Reporting College Financial Aid
If you apply for financial aid, you might need to provide a copy of your federal return. You’ll use Form 4506 to ask the IRS to send a copy of your return to a third party if you filed:
- Form 1040
- Form 1040A
- Form 1040EZ
If you’re asked only for IRS verification of your income, use Form 4506-T or Form 4506T-EZ.
Types of financial aid
Scholarships — Scholarships include amounts paid for:
- Academic abilities
- Athletic abilities
- Musical abilities
- Other abilities
If you’re a degree candidate, you’ll only pay tax on the part of a scholarship you used to pay for things other than tuition and required fees. Required fees are items required for all students in a particular program.
Scholarship amounts used for these are taxable:
- Room and board
- Clerical help
- Equipment — unless required of all students in the course
Grants — These are treated like scholarships and are tax-free if used to pay for qualifying expenses:
- Pell Grants
- Supplemental Educational Opportunity Grants
- Grants to states for state student incentives
If you use money from these grants for travel to and from school, it’s taxable.
Payments are tax-free for these items received under Department of Veterans Affairs (VA) administered laws:
Fulbright grants — These grants might be awarded for study, research, or teaching abroad. They’re usually treated like any other scholarships in figuring how much of the grant is tax-free.
Reporting financial aid — Don’t report nontaxable scholarship amounts on your return. Include taxable amounts with wages — even if the scholarship amounts aren’t shown on a W-2. To report the aid:
- On Form 1040EZ — Include the taxable amount on Line 1. If the income wasn’t reported on a W-2, print “SCH” and the taxable amount in the space to the left of Line 1.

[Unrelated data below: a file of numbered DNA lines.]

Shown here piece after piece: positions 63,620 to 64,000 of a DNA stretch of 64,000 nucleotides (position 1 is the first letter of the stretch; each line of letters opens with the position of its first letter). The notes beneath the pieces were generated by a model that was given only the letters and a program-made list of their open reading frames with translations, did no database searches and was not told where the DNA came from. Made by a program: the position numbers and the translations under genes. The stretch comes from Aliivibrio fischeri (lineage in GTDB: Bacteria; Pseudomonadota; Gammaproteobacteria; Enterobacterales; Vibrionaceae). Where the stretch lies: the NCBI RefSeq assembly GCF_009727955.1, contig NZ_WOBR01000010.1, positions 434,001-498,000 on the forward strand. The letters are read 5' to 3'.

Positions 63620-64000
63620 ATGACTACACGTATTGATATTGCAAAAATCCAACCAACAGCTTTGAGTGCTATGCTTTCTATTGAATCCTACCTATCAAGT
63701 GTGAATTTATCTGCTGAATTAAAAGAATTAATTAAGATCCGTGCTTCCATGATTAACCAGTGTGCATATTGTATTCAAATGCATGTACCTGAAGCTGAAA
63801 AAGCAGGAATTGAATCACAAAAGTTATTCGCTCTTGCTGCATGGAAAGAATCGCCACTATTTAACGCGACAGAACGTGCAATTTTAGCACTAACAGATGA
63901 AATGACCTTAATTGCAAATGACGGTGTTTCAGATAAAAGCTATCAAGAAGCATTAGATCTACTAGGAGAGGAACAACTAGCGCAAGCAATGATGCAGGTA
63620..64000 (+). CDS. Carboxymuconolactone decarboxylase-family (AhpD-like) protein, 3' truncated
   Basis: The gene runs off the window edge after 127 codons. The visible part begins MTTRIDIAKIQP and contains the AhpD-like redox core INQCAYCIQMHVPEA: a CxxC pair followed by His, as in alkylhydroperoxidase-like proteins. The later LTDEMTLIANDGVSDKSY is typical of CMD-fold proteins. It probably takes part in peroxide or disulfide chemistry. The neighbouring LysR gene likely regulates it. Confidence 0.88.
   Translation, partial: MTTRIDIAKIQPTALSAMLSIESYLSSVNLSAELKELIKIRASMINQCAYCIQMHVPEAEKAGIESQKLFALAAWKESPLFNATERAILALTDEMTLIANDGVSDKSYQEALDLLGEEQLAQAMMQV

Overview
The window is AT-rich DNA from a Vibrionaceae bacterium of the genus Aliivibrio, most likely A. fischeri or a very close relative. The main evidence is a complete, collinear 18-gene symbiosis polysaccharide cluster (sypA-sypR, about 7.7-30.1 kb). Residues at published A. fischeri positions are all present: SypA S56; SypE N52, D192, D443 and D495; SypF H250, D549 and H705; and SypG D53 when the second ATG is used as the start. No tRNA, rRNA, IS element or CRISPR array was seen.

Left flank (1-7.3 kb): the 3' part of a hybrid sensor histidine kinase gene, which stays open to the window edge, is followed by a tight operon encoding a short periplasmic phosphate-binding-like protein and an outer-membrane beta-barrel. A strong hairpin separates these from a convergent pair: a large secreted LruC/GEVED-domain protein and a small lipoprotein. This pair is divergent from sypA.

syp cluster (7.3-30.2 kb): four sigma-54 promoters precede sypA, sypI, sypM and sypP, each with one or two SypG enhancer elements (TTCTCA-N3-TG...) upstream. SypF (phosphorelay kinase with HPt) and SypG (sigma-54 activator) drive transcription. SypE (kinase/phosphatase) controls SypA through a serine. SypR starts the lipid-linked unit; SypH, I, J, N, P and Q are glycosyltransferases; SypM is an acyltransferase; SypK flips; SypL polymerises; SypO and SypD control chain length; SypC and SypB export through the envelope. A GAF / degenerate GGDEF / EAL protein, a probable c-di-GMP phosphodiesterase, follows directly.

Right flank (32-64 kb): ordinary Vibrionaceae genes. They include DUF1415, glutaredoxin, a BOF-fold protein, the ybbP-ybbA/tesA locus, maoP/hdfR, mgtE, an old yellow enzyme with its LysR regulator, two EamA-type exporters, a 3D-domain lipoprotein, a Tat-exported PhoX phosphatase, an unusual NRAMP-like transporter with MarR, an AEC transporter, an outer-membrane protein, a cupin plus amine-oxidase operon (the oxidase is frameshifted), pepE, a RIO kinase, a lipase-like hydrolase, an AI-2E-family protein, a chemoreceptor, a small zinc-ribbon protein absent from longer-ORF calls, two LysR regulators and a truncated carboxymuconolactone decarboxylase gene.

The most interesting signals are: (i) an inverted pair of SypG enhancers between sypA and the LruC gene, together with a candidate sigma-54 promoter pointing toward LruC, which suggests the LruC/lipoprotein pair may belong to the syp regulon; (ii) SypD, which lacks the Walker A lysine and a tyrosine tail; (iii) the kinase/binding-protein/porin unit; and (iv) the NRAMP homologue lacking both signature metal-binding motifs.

- On Form 1040 or 1040A — Include the taxable amount on Line 7. If the income wasn’t reported on a W-2, print “SCH” and the taxable amount on the dotted line next to Line 7.
Higher education benefits — The government offers these benefits for those attending a higher-learning institution; you can only claim one of them in a given year:
- American Opportunity Credit — For 2009 to 2017, you can claim this credit for the first four years of college. You must be enrolled in at least half of a full-time load in a degree program.
- Lifetime Learning Credit — You can claim this credit for any number of years. This credit applies to the family as a whole, not on a per-student basis. These aren’t factors for eligibility:
- Number of hours you’re enrolled
- Enrollment in a degree program
Attending school in a state that’s not your home state isn’t considered a permanent address change. If you’re attending college out of state, you’ll still file taxes with your home state.
However, you’ll file a return in both states if either of these applies:
- You earn income in the state where you attend college.
- You’re considered to be a statutory resident of the state where you attend college.
To learn more, see the Education tax tips.
Are you a K-12 educator? Are your classroom supplies paid out of pocket? This year, get schooled on important teacher tax deductions that may help you save cash when filing taxes.
Are you struggling with student loan repayment? Learn about income-driven repayment plans and get tax answers at H&R Block.
Lucky for you there are a number of education tax credits (and deductions). Learn about the American Opportunity Credit and Lifetime Learning Credit here.
Learn more about the tax benefits of college savings accounts like 529 plans and Coverdell ESAs with the experts at H&R Block.